Grounded in Uncertainty

Uncertainty and Chaos

Covid has created a world of uncertainty. People have lost so much, including family members and friends, and in many cases, it has stressed resources beyond what’s available. Sometimes, people are throwing things up against a wall to see if they will stick, hoping for some kind of solution that will provide some certainty in the midst of chaos.

Leading in this struggle has been difficult as well because many business owners and many companies have been strapped for sales, meaning reduced cash flow and layoffs. Also, new systems and processes have had to be implemented to make adjustments to frenetic times we are living in.

And sometimes, we compromise just to survive.

With all the changes and all the uncertainty, what can we hold on to so we are not tossed around by every wind and wave that comes upon us? How can we remain grounded in the uncertainty that life and business are being lived in?

This is the value in those mission, values and purpose statements that people are always talking about. The labels are often used interchangeably, so for understanding’s sake, let’s define what I’m talking about. That which keeps you grounded in the midst of uncertainty are the core aspects of who you are as a person combined with the core elements of your organization. Those two have to correlate. You cannot lack personal integrity and yet want to have integrity in business. If you are the owner or CEO, department head or employee, your personal and organizational core will be aligned. The leader will create the culture by their presence and what they allow to occur.

So if you want to be grounded in the midst of uncertainty, there needs to be time for self-reflection. Have you developed a set of core values or purposeful actions that drive your own behavior and your own thinking? If not, take time to do it. If you have, are you living by that?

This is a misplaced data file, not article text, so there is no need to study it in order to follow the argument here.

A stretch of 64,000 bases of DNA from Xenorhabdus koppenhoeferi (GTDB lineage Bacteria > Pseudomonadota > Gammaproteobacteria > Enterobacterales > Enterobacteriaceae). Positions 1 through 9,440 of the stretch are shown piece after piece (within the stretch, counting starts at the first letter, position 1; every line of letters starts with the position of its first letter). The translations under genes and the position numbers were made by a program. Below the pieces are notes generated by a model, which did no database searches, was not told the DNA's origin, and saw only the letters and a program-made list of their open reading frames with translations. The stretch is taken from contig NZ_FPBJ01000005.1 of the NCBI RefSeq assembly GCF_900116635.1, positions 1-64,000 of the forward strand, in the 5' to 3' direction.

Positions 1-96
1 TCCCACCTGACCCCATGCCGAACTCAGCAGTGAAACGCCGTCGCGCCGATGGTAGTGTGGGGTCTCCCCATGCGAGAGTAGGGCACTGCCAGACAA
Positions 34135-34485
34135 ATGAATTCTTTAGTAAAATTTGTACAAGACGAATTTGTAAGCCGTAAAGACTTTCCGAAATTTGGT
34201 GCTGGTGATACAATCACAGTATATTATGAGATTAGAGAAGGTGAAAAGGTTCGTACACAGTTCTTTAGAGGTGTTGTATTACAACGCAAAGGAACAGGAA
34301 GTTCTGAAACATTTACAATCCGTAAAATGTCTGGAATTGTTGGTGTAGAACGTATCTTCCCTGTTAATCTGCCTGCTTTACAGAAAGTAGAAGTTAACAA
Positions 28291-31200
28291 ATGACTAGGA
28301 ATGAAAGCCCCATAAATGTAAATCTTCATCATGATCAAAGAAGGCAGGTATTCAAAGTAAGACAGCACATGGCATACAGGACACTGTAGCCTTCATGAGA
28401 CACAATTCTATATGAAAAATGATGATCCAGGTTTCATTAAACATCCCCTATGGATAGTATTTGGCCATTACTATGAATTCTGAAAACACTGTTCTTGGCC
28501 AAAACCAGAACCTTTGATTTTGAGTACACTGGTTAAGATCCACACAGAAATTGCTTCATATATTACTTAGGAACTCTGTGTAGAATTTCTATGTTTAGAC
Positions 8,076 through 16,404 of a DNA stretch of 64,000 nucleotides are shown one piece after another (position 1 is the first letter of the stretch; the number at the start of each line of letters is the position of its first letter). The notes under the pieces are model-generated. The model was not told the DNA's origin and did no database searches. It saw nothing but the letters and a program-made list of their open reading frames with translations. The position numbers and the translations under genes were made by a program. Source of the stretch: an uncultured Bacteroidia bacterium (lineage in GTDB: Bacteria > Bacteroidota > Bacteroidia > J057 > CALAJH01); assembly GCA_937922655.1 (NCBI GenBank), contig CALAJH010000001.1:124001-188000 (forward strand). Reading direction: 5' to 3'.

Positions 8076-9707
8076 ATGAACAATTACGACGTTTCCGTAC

Past behavior is indicative of future behavior. How you have acted in the past will be how you will act in the future, as most people resist change, even in the face of death.

Maybe you need to consider a new set up core principles that drive you and your leadership at whatever level you exist. Self-reflection is useful for that purpose.

So make a list. Change a list. And begin to live the list.

When you do that, those values can be something you hold on to, grounding you in the midst of uncertainty. They can also provide a launch point for new endeavors, creativity, and adventure that can allow you to flourish in the midst of a frenzied world.

David has been a systems thinker most of his life. He has started three businesses as well as designed and developed systems and processes in existing organizations. He has a Doctorate in Leadership and has also done additional post-graduate work in communications.

He has also pastored 3 churches and loves to think about, write about and podcast about scripture, theology, and leadership.

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